LAKE COUNTY, Fla. — Neighbors to a giant pit in Lake County are hopeful a Judge will rule in favor of an administrative complaint, aimed at closing down what county leaders call an unpermitted mining operation.
9 Investigates first exposed the Florida Department of Transportation was buying fill dirt for the Wekiva Parkway project from two adjacent pieces of property, even though both landowners were being sued by Lake County because they didn’t have permission to dig those deep holes.
Now, the fight has gone to the state level. Both the Florida Department of Agriculture and Consumer Services and the St. Johns River Water Management District have said in court records they do not believe the property known as White Water Farms is in the process of becoming a blueberry farm. An administrative judge heard that argument late last week, and now both sides are waiting on a ruling to determine whether the hauling of dirt will be stopped.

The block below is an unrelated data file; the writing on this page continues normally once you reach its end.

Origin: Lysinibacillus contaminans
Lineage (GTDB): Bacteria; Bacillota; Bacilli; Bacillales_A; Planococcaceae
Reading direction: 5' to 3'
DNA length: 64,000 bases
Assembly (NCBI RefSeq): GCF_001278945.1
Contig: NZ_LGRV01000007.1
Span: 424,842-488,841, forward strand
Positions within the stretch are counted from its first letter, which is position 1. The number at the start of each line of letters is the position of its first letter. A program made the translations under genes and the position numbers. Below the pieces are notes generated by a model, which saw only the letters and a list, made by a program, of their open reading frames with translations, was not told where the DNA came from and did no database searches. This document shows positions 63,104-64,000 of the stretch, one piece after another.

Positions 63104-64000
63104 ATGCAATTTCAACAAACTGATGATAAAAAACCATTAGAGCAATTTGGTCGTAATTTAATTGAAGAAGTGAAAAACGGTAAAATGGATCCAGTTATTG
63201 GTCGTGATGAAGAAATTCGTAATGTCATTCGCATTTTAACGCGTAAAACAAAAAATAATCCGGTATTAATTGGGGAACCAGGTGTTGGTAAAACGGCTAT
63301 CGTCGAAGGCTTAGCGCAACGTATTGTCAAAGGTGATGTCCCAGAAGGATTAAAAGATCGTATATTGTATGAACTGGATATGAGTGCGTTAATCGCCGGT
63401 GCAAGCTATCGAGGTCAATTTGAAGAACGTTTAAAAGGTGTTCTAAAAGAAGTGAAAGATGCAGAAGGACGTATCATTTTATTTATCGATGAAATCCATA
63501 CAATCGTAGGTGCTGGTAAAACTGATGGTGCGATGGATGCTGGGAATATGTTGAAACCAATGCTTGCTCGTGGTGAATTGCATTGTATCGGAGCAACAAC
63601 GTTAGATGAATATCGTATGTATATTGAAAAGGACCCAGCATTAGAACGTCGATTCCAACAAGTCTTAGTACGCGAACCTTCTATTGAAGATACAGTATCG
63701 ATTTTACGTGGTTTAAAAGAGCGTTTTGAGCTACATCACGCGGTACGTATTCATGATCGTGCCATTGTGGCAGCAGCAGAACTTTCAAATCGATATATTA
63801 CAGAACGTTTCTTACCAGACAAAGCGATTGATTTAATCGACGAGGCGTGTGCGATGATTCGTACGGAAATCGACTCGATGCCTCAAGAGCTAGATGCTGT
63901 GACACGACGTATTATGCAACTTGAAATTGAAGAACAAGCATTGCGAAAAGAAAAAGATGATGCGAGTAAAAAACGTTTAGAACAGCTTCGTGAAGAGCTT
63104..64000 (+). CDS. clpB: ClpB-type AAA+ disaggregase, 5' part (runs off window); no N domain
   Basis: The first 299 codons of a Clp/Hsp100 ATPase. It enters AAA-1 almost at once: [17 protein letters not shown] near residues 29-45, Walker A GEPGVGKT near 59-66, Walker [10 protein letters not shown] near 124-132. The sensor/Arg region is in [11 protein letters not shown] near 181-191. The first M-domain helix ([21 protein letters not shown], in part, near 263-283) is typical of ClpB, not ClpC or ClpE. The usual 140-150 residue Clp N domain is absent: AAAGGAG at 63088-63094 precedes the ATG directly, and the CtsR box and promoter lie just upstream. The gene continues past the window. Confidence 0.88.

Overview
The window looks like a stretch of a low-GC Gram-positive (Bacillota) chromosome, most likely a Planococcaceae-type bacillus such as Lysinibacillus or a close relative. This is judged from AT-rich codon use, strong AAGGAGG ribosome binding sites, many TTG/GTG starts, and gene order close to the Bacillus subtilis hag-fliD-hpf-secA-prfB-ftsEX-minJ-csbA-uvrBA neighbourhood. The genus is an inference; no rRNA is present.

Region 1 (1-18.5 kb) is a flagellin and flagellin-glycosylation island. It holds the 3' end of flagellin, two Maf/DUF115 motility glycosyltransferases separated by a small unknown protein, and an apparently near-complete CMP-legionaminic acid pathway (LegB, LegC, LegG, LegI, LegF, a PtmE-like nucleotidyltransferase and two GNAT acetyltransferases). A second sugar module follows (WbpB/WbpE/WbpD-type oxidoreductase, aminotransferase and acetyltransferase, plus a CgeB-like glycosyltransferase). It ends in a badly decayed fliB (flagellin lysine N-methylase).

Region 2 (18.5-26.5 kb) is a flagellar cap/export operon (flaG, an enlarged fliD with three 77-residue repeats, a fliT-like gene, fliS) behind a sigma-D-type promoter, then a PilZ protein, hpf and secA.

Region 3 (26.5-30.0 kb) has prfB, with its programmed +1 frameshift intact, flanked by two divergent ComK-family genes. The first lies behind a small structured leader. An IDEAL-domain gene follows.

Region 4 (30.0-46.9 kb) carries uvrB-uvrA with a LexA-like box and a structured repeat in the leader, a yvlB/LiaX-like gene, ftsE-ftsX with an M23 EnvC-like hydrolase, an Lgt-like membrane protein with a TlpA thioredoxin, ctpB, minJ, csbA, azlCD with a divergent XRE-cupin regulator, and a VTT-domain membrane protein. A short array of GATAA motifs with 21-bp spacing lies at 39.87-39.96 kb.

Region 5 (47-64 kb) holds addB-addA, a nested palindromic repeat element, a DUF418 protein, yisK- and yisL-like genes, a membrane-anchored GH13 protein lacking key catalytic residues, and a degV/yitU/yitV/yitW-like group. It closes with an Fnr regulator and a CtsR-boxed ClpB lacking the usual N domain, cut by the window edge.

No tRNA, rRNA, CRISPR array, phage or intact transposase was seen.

Complaints from neighbors, and a lawsuit from Lake County, have not been enough to stop the digging and hauling of dirt from Whitewater Farms off of Highway 44 in Sorrento. In August, owner Chris Leiffer told 9 Investigates he would be digging for years before it ever resembled a blueberry farm.
“You can’t pay $2-million for a property and plant blueberries on it and say, hey, I’m going to make money, you can’t do it,” Leiffer said. “The priority is the dirt.”
Leiffer and his attorney have asserted Florida’s Right To Farm Act as protection from regulation and required permits to mine, but recently-filed court records show the Florida Department of Agriculture and Consumer Services issued a binding determination that most of the land is not being used for agricultural purposes. An administrative complaint filed by the St. Johns River Water Management District described the digging as 'inappropriate and unreasonable for a bona fide blueberry and hay/silage farming operation."
Some neighbors have even written to the administrative judge overseeing the issue. One wrote, "Our hope is that the White Water borrow pit is forced to cease all mining and hauling activity. There should be a significant penalty for all the hauling that was done without a permit. A penalty that would set a precedent to deter this sort of thing from happening again.'
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